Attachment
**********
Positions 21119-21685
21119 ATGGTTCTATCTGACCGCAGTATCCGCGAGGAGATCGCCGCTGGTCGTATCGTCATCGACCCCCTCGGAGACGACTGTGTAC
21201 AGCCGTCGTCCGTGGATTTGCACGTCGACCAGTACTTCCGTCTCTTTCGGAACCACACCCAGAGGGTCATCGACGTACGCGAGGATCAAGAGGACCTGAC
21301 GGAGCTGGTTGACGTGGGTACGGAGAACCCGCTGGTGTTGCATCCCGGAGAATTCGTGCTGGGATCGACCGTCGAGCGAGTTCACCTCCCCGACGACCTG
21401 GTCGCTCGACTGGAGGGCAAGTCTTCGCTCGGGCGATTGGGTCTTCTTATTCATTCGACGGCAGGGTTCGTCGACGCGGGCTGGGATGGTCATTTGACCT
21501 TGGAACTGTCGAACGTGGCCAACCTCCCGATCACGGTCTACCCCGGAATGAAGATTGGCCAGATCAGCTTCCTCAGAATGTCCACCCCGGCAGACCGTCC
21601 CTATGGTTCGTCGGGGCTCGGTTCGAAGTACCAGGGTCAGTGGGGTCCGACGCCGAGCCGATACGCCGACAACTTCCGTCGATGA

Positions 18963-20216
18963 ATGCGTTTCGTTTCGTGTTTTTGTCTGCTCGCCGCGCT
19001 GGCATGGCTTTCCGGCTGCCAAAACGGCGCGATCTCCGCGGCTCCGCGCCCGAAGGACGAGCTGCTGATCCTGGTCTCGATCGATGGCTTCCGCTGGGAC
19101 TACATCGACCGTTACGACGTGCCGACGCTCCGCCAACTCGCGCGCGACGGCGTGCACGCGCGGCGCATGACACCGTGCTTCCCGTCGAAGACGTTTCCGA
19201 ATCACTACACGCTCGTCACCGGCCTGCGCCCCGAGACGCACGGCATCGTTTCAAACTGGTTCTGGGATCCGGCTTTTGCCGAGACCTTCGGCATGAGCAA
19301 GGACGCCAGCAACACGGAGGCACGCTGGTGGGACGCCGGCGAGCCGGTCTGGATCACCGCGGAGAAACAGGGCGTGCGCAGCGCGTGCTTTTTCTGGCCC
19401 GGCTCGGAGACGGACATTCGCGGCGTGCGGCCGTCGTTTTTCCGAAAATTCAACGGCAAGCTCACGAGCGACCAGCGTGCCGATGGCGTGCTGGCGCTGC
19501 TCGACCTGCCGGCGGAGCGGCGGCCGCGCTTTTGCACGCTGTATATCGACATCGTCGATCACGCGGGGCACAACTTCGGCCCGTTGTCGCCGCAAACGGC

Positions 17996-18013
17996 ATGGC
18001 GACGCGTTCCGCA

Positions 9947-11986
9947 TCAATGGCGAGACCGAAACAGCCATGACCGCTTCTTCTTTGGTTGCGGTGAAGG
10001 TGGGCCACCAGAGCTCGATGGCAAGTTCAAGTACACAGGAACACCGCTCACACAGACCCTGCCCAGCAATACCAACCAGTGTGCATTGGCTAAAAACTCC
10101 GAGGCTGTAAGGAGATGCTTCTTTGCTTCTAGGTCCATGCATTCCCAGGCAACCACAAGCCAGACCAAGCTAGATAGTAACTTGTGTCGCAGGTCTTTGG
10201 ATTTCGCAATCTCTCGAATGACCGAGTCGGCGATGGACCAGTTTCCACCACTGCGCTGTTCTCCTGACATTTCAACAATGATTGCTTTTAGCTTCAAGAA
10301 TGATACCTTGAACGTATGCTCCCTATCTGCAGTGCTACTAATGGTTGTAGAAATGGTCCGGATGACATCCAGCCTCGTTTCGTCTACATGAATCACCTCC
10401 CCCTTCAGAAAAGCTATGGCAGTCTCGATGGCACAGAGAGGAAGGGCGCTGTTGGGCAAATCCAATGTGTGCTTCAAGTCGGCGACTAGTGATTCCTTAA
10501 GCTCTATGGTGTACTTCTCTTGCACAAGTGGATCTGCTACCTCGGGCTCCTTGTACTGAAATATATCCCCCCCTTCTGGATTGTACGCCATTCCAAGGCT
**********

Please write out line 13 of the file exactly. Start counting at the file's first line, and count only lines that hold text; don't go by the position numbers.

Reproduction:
19301 GGACGCCAGCAACACGGAGGCACGCTGGTGGGACGCCGGCGAGCCGGTCTGGATCACCGCGGAGAAACAGGGCGTGCGCAGCGCGTGCTTTTTCTGGCCC